Hindustan Unilever Ltd, India’s top consumer goods maker, expects a revival in economic activity and demand to start by the end of this year or early next year though the next few quarters could be tough for the country, said Sanjiv Mehta, chairman and managing director.
In a consumption-driven economy like India, the government would need to come out with a bigger package to help stimulate demand, Mehta said in an interview with analysts at Jefferies Equity Research, which was released on Friday.
“We should be absolutely clear that no one can predict with a high degree of accuracy as to what is going to happen. A lot will depend on the trajectory of the virus, what happens to the economy, to what extent is the demand postponed or impaired, the unemployment trend, etc. So, there are various variables at play here,” he said. “I do hope that by the end of this year or early next year, we will see the economy picking up and the demand coming back.”
Mehta was responding to a query on the near-term impact of the coronavirus pandemic on the fast-moving consumer goods (FMCG) industry.
Several businesses, including FMCG firms and their distributors, faced severe disruptions as the lockdown, now in its third month, forced a temporary scaledown in production and movement of goods.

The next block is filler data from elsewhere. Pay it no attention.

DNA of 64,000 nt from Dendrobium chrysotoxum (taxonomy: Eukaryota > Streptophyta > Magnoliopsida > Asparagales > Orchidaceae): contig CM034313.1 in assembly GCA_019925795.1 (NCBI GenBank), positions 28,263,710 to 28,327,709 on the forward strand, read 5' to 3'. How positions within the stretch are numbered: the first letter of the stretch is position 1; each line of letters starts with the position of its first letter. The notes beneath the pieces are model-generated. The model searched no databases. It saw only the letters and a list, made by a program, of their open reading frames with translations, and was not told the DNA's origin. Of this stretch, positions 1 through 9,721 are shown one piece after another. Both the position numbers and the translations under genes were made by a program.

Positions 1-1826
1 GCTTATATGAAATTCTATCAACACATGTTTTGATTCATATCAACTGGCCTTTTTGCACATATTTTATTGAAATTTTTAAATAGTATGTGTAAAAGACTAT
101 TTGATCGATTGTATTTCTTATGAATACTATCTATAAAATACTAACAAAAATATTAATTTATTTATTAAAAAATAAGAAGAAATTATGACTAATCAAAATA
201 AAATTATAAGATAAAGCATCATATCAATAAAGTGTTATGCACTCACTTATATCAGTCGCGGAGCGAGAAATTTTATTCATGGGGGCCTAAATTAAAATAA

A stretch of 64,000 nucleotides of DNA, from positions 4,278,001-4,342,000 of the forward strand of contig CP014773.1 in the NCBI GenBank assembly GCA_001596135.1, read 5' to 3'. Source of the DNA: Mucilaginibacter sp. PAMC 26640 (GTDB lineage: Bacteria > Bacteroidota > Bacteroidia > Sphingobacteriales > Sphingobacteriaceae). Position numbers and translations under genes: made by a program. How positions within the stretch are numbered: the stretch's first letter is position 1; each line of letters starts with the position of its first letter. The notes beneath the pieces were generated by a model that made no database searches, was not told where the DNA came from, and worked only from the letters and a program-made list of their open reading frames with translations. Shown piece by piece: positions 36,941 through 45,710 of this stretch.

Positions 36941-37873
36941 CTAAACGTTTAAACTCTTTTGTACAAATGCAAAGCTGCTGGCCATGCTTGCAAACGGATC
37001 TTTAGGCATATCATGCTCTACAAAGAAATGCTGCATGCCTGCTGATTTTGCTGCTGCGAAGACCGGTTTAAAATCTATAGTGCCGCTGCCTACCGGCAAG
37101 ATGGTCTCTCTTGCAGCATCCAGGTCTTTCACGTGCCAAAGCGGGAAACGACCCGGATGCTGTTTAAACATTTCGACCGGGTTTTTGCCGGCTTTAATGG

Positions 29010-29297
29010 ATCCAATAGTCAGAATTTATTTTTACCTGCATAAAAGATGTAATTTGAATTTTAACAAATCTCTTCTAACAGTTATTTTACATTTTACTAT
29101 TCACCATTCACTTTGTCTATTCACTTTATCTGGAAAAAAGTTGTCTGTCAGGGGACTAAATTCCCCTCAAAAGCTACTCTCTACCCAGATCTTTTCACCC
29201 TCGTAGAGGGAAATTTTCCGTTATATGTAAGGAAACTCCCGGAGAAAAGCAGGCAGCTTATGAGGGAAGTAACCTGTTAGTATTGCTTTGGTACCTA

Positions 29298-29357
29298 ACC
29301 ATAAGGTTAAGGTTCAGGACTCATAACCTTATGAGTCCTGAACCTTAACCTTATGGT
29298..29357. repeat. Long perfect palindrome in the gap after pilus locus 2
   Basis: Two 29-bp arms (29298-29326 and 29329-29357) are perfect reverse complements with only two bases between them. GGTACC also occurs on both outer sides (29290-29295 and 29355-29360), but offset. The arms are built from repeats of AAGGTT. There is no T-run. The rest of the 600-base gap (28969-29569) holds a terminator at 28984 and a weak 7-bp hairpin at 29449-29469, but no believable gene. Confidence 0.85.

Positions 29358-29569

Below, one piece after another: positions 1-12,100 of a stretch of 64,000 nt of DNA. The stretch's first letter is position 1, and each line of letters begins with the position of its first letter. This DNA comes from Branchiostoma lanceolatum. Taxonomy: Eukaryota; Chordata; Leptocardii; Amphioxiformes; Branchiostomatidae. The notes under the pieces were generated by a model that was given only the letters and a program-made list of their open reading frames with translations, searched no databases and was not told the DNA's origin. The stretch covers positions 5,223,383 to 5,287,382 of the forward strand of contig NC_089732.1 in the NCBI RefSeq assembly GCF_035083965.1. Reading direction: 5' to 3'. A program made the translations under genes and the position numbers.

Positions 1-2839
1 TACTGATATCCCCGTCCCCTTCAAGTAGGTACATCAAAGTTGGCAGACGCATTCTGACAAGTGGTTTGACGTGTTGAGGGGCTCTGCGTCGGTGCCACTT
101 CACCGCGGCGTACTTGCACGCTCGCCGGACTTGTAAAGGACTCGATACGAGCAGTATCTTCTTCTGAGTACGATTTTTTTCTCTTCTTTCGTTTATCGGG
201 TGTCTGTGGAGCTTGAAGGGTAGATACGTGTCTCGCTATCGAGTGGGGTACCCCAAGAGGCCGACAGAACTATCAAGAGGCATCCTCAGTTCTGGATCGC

For HUL, India’s largest packaged consumer goods company, production has increased with the easing of curbs by the government since the lockdown was first imposed. “From a virtual standstill when the lockdown was announced, we have now been able to ramp up our production to 80-90% of normative levels,” he said.
On-ground, though, it is hard to measure consumer demand as companies focus on resuming supply lines. Market researcher Nielsen last month cut its growth forecast for the FMCG sector to 5-6% for this fiscal from its earlier projection of 9-10%.
“Right now, the challenge for us is to get the supply lines going. Because the stock in the trade is lean, we are currently able to sell everything that we produce. Hence, it is difficult to gauge the end-consumer level demand. Once supply is normalized and trade pipelines fill up, we will get to understand the underlying trend,” Mehta said.
Mehta, however, warned consumers could “be more circumspect with money” as a result of restricted economic activity that has cast uncertainty over household finances and future employment.
“The economy had slowed down even before covid-19. In the categories in which we operate, the rural growth had all but disappeared. With this pandemic, the next few quarters are going to be tough for the country. Slowdown in economic activity, dip in GST collections all point to a difficult time ahead. The fall in stock markets has also eroded wealth. Consumers, hence, would be more circumspect with their money,” Mehta said.
He said measures announced by the government to provide cushion to the economy are largely positive as they will help aid rural demand. “However, I do believe the government will have to sooner rather than later come out with a bigger package to stimulate demand,” Mehta said.